At his master’s recital he played his arrangement of the Tin Pan Alley standard “It’s Only a Paper Moon”, performed with the UMASS Jazz Ensemble I, with Van Siclen singing through an electronic megaphone. His interest in seemingly opposite musical styles has brought him into curious terrain that few have begun to listen to let alone explore. “The music I’m playing now is derived from chip-hop, a style of electronica that utilizes chips and sound cards from gaming.” he explains. “It’s fairly a new form that is becoming more popular with experimental musicians.” Peter has been busy doing a series of impromptu performances throughout the area as well as in joining up with friends in Maine, where he lived before leaving for college, and in Providence, Rhode Island. In 2007 he released a recording of original material, “Cracker”, with the Michael, Shakley & Graham trio he formed with friends in Maine. They perform when they can while promote and selling the album online through media sites like CD Baby, Dig Station and iTunes. The music allows him another eponymous outlet for the many sides that make up his creative personality, including a glimpse of his whimsical and humorous side, which he shares with his band mates. Self-described as a “true trio grande of jazz, funk, and avant-garde groove” their approach embraces a broad musical genre-scape that includes Jazz, Funk, Latin, Experimental, D'n'B, Hip Hop, Electronica, Avant-garde, Rock, Blues, Soul, Reggae, Gospel and Deathklezmer, among others. The music that results is ambitious but accessible, made even more so by their preference to have fun. “Much of what I listen to informs and shapes my musical vocabulary. I love soul and jazz, and I listen to big band music.” relates Van Siclen. I get really excited about jazz artists and I listen to a lot of new music, especially what my friends are playing, and I’ve recently become interested in music of India.” Last year he hosted his own monthly performance event, “The Coltrane Café”, which featured some of his explorations into jazz improvisation and electronic manipulation. Joined with an irregular cast of local performers – anybody who could make it, really – Van Siclen would lead the group through a set of songs that he’d been working on. “It’s a great way to practice and try new ideas and material out on people, especially with those who know what you’re doing”, says Van Siclen. “Some description is often necessary about what I’m doing for the listeners, but for the most part they understand the music. I can try out different ideas with them”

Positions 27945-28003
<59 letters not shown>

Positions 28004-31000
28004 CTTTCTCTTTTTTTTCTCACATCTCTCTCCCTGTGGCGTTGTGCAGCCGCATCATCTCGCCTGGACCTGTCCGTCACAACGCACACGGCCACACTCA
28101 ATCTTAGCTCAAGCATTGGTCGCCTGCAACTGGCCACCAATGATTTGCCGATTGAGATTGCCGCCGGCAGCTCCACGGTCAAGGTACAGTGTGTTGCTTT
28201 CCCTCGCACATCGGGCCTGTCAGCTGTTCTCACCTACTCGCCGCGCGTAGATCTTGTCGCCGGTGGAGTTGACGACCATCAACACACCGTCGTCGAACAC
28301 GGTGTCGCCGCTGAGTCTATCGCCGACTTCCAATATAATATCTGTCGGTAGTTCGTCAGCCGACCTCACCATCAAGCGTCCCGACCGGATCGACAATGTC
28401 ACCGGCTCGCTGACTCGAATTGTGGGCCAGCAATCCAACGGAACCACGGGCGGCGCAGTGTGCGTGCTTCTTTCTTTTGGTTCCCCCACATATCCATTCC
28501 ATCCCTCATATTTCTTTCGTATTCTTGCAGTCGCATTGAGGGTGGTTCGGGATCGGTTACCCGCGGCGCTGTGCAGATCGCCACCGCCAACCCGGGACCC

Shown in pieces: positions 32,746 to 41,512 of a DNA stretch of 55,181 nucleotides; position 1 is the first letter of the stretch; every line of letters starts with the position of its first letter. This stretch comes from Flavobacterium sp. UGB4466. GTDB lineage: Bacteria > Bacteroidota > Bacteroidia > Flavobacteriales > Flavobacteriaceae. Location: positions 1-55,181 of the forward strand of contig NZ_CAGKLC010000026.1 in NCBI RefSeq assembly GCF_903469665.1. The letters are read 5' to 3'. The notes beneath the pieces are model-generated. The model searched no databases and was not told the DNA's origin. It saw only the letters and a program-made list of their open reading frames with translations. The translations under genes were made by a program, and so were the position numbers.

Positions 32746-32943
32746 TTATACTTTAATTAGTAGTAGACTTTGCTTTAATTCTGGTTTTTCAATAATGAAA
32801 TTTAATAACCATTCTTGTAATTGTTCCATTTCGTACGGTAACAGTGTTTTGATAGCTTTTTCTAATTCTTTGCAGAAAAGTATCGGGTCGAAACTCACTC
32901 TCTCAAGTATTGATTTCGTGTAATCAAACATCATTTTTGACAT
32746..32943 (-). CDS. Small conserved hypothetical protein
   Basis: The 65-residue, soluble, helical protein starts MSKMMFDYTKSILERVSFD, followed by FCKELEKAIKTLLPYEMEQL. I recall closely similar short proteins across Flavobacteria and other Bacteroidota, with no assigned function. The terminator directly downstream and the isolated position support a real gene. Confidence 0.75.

The shows would cover different styles and genres, from familiar old school jazz standards and improvisations to loosely defined experimental soundscapes as well as his work with the Game Boy sound chip. Regardless of the form, Peter seems at ease playing with different styles and concepts, moving easily through Thelonious Monk’s “Crepuscule for Nellie” and beyond with an improvisation using live recorded riffs that would loop back and he would play over it. In addition to his studies and playing, Peter also keeps himself busy with plenty of side projects. He has been involved with the study of traditional Tango music from Argentina and performing locally with a tango group. During summers he works at a camp in Maine as a counselor and a field trip leader, and started a music program for boys between the ages of seven through fifteen. “The summer camp allows me to share my passion for music and discovery with kids. They really respond to exploring and learning about music and it’s great to see them find their own creativity through it.” What’s in store for the future for Peter Van Siclen? Music is definitely at the forefront of his goals. He is studying to be certified to teach in public schools where he plans to focus on college level academics. Meanwhile, he has been busy working on new compositions and will be performing in the area this summer.